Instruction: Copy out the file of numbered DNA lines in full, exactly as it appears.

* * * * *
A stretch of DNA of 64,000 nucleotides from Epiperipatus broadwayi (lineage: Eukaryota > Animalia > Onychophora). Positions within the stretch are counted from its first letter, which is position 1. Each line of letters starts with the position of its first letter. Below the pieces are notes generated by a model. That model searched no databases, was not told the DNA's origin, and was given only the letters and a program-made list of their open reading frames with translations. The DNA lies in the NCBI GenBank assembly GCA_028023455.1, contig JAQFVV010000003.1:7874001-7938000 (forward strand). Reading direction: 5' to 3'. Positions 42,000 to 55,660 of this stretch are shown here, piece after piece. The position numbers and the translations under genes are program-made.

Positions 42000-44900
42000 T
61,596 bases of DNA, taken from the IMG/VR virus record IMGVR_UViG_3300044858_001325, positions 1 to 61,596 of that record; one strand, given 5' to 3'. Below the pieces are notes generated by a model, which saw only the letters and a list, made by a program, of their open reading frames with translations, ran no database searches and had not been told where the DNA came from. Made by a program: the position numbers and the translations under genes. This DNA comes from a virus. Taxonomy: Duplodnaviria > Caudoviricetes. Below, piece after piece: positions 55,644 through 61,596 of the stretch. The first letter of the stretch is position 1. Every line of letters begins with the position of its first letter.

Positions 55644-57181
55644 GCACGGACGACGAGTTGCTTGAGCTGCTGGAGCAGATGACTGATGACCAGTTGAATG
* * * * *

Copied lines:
A stretch of DNA of 64,000 nucleotides from Epiperipatus broadwayi (lineage: Eukaryota > Animalia > Onychophora). Positions within the stretch are counted from its first letter, which is position 1. Each line of letters starts with the position of its first letter. Below the pieces are notes generated by a model. That model searched no databases, was not told the DNA's origin, and was given only the letters and a program-made list of their open reading frames with translations. The DNA lies in the NCBI GenBank assembly GCA_028023455.1, contig JAQFVV010000003.1:7874001-7938000 (forward strand). Reading direction: 5' to 3'. Positions 42,000 to 55,660 of this stretch are shown here, piece after piece. The position numbers and the translations under genes are program-made.

Positions 42000-44900
42000 T
61,596 bases of DNA, taken from the IMG/VR virus record IMGVR_UViG_3300044858_001325, positions 1 to 61,596 of that record; one strand, given 5' to 3'. Below the pieces are notes generated by a model, which saw only the letters and a list, made by a program, of their open reading frames with translations, ran no database searches and had not been told where the DNA came from. Made by a program: the position numbers and the translations under genes. This DNA comes from a virus. Taxonomy: Duplodnaviria > Caudoviricetes. Below, piece after piece: positions 55,644 through 61,596 of the stretch. The first letter of the stretch is position 1. Every line of letters begins with the position of its first letter.

Positions 55644-57181
55644 GCACGGACGACGAGTTGCTTGAGCTGCTGGAGCAGATGACTGATGACCAGTTGAATG